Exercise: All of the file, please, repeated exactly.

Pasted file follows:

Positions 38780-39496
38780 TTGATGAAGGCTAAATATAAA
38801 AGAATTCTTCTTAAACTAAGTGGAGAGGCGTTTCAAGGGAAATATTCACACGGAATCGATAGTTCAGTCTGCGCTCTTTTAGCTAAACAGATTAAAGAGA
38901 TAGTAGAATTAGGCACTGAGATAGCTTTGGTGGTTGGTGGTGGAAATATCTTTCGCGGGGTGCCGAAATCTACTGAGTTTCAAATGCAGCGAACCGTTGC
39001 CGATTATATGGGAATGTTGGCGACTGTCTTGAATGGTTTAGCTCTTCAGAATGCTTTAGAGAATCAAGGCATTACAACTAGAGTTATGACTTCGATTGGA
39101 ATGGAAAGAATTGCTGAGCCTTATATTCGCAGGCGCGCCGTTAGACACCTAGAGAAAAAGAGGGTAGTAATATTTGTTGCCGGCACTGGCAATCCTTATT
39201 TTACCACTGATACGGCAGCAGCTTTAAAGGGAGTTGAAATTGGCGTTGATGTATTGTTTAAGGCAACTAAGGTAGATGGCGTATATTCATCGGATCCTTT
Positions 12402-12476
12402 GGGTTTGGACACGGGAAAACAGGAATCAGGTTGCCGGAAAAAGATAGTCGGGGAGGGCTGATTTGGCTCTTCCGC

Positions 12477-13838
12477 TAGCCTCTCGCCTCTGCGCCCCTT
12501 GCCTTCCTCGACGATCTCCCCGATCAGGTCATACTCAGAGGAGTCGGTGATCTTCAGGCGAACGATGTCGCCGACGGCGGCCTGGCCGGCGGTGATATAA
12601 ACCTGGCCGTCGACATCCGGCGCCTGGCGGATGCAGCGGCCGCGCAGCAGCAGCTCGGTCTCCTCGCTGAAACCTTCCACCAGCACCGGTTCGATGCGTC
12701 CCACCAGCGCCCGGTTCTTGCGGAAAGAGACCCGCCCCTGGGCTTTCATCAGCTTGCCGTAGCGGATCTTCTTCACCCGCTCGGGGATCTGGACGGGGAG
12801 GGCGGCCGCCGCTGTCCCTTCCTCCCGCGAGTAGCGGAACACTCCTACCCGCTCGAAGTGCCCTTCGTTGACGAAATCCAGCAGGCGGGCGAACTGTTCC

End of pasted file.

Positions 38780-39496
38780 TTGATGAAGGCTAAATATAAA
38801 AGAATTCTTCTTAAACTAAGTGGAGAGGCGTTTCAAGGGAAATATTCACACGGAATCGATAGTTCAGTCTGCGCTCTTTTAGCTAAACAGATTAAAGAGA
38901 TAGTAGAATTAGGCACTGAGATAGCTTTGGTGGTTGGTGGTGGAAATATCTTTCGCGGGGTGCCGAAATCTACTGAGTTTCAAATGCAGCGAACCGTTGC
39001 CGATTATATGGGAATGTTGGCGACTGTCTTGAATGGTTTAGCTCTTCAGAATGCTTTAGAGAATCAAGGCATTACAACTAGAGTTATGACTTCGATTGGA
39101 ATGGAAAGAATTGCTGAGCCTTATATTCGCAGGCGCGCCGTTAGACACCTAGAGAAAAAGAGGGTAGTAATATTTGTTGCCGGCACTGGCAATCCTTATT
39201 TTACCACTGATACGGCAGCAGCTTTAAAGGGAGTTGAAATTGGCGTTGATGTATTGTTTAAGGCAACTAAGGTAGATGGCGTATATTCATCGGATCCTTT
Positions 12402-12476
12402 GGGTTTGGACACGGGAAAACAGGAATCAGGTTGCCGGAAAAAGATAGTCGGGGAGGGCTGATTTGGCTCTTCCGC

Positions 12477-13838
12477 TAGCCTCTCGCCTCTGCGCCCCTT
12501 GCCTTCCTCGACGATCTCCCCGATCAGGTCATACTCAGAGGAGTCGGTGATCTTCAGGCGAACGATGTCGCCGACGGCGGCCTGGCCGGCGGTGATATAA
12601 ACCTGGCCGTCGACATCCGGCGCCTGGCGGATGCAGCGGCCGCGCAGCAGCAGCTCGGTCTCCTCGCTGAAACCTTCCACCAGCACCGGTTCGATGCGTC
12701 CCACCAGCGCCCGGTTCTTGCGGAAAGAGACCCGCCCCTGGGCTTTCATCAGCTTGCCGTAGCGGATCTTCTTCACCCGCTCGGGGATCTGGACGGGGAG
12801 GGCGGCCGCCGCTGTCCCTTCCTCCCGCGAGTAGCGGAACACTCCTACCCGCTCGAAGTGCCCTTCGTTGACGAAATCCAGCAGGCGGGCGAACTGTTCC